Notwithstanding this problematic scenario – where a CFP certificant was disciplined for failing to disclose commissions that had never actually even occurred – the CFP Board insisted that CFP certificants should be required to disclose not only the compensation they are actually paid, but any conceivable compensation that could be paid even if there was no plan or intention to do so (nor any evidence it ever occurred). In the summer of 2013, the CFP Board doubled down on this problematic approach and issued a Notice to CFP Professionals affirming this requirement to disclose compensation even if it didn’t actually exist, despite a warning (first issued on this blog) that such a requirement would mean that any/every CFP certificant affiliated with a broker-dealer, insurance company, or even bank or holding company, would automatically run afoul of being “fee-only” (even if there was proof that 100% of clients paid only 100% in fees). Sure enough, just a few months later, Financial Planning magazine investigated the matter further, and documented 468 wirehouse brokers in violation of the “fee-only” rule, despite any actual evidence that their clients were paying commissions.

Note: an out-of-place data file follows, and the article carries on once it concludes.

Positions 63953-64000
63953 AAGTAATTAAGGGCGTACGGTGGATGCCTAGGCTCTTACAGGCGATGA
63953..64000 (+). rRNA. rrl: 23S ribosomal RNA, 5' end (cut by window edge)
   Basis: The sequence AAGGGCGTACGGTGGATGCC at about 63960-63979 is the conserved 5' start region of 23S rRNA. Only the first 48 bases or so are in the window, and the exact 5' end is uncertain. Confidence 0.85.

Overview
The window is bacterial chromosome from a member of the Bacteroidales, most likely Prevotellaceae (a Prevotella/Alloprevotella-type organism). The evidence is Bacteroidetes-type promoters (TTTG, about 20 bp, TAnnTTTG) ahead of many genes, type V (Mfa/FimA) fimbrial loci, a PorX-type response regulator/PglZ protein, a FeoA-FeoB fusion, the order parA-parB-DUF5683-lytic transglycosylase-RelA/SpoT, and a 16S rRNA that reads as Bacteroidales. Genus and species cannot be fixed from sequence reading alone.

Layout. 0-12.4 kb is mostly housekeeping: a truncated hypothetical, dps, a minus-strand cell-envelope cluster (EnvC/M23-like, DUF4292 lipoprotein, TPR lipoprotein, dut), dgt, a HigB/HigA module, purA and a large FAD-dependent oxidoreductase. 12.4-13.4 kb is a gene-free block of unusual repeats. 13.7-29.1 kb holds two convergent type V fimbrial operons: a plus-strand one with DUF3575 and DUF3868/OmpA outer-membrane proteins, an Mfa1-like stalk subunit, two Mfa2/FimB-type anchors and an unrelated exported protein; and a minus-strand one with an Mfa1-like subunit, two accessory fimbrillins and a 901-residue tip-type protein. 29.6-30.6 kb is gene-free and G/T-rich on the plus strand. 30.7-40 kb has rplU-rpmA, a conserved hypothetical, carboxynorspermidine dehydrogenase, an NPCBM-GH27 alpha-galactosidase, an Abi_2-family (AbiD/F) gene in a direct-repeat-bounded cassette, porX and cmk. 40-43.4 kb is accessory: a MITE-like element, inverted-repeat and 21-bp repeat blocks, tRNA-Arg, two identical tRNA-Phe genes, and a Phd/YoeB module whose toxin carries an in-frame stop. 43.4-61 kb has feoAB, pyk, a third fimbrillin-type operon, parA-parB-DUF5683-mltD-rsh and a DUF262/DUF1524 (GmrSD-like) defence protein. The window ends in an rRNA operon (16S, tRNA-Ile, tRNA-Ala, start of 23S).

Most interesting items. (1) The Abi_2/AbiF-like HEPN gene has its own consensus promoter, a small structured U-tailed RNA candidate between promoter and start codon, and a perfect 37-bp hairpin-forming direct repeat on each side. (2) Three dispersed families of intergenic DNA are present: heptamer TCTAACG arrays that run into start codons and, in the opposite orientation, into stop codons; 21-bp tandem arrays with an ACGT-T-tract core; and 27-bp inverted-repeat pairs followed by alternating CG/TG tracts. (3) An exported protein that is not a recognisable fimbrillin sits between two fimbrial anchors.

Of course, in any situation where clients actually do pay both fees to the advisor, and commissions (either to the advisor, or a related party/entity), the advisor should absolutely be required to disclose his/her compensation as both “commission and fees”. The issue at hand is that under the CFP Board’s interpretation of its current rules, a CFP certificant is required to disclose “commission compensation” even when there is no intention to collect such compensation, nor any proof that it has or will ever occur. This is akin to requiring someone who merely owns a gun to confess to murder, even without any evidence of an intent to commit murder nor any proof the gun has ever been fired.
And more generally, the requirement to disclose “commissions” merely due to the fact that the advisor, or a company the advisor works for, has some related entity in its network that could hypothetically generate a commission (even if there’s no intent to do so or proof it has occurred), renders such compensation disclosure virtually meaningless altogether – as it literally means that two advisors, one who receives 99% in commission compensation, and the other who receives 0% in commission compensation (but works for a large financial services organization with related entities), will provide the same “commission-and-fee” compensation disclosure to clients, despite having radical differences in actual compensation.